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  45. Francis N. Lovett (2004). A General Theory of Political Domination. Dissertation, Columbia University
    In all societies, past and present, one can find social relationships marked by political domination. Properly understood, domination is a great evil, the suffering of which ought to be minimized so far as possible. This being so, it stands to reason that political and social theorists would have attempted a general analysis of the concept of domination. Surprisingly, however, this is not the case. General accounts of political domination are few and far between; even among those that can (...)
     
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  46. Steven Weinberg (1972). Gravitation and Cosmology: Principles and Applications of the General Theory of Relativity. New York,Wiley.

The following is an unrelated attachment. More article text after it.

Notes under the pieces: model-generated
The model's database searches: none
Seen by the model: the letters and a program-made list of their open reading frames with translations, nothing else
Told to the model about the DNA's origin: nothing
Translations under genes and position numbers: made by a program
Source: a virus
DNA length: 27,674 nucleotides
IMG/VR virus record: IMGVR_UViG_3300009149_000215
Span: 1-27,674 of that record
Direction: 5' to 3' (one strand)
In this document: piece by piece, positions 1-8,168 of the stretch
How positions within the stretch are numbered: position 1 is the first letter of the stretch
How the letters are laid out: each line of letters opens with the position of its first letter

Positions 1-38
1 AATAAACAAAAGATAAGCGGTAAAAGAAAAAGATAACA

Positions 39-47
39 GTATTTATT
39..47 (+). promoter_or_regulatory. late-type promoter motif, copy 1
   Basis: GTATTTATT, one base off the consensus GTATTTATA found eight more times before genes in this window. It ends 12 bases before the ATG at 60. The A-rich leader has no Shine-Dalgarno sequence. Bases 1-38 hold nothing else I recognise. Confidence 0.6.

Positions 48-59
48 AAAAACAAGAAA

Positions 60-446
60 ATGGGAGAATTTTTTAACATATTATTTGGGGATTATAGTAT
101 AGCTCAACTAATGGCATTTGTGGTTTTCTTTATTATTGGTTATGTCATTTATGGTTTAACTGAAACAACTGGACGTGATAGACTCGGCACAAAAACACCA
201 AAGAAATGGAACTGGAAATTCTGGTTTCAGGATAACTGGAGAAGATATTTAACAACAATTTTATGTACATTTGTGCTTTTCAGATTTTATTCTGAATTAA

47.  42
    Peter Cane (2007). The General/Special Distinction in Criminal Law, Tort Law and Legal Theory. Law and Philosophy 26 (5):465-500.
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  48.  2
    Kenneth B. Little, Yvonne Brackbill, Robert B. Isaacs & Norman Smelkinson (1963). A Further Test of a General Utility Theory Model for Probability Learning. Journal of Experimental Psychology 66 (1):107.
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  49.  7
    D. W. Rajecki, Michael E. Lamb & Pauline Obmascher (1978). Toward a General Theory of Infantile Attachment: A Comparative Review of Aspects of the Social Bond. Behavioral and Brain Sciences 1 (3):417.
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  50. James Elkins (2012). Whitney Davis's General Theory of Visual Culture. [REVIEW] College Art Association Books Reviews.
    This is a brief essay on Whitney Davis's book. A shorter version, edited down by the College Art Association, is on their online book reviews site (protected by a paywall).